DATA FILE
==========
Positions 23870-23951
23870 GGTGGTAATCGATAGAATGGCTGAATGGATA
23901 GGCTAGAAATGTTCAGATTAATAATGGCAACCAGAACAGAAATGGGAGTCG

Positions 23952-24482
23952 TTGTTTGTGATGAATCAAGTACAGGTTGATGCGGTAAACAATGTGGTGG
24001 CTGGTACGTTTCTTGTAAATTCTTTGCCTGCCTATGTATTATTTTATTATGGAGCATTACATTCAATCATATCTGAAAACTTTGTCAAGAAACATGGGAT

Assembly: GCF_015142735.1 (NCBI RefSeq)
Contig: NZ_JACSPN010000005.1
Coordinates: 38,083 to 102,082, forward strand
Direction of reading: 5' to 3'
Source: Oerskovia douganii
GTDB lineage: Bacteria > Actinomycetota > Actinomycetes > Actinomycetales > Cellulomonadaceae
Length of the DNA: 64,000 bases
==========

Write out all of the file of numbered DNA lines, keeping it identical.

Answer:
Positions 23870-23951
23870 GGTGGTAATCGATAGAATGGCTGAATGGATA
23901 GGCTAGAAATGTTCAGATTAATAATGGCAACCAGAACAGAAATGGGAGTCG

Positions 23952-24482
23952 TTGTTTGTGATGAATCAAGTACAGGTTGATGCGGTAAACAATGTGGTGG
24001 CTGGTACGTTTCTTGTAAATTCTTTGCCTGCCTATGTATTATTTTATTATGGAGCATTACATTCAATCATATCTGAAAACTTTGTCAAGAAACATGGGAT

Assembly: GCF_015142735.1 (NCBI RefSeq)
Contig: NZ_JACSPN010000005.1
Coordinates: 38,083 to 102,082, forward strand
Direction of reading: 5' to 3'
Source: Oerskovia douganii
GTDB lineage: Bacteria > Actinomycetota > Actinomycetes > Actinomycetales > Cellulomonadaceae
Length of the DNA: 64,000 bases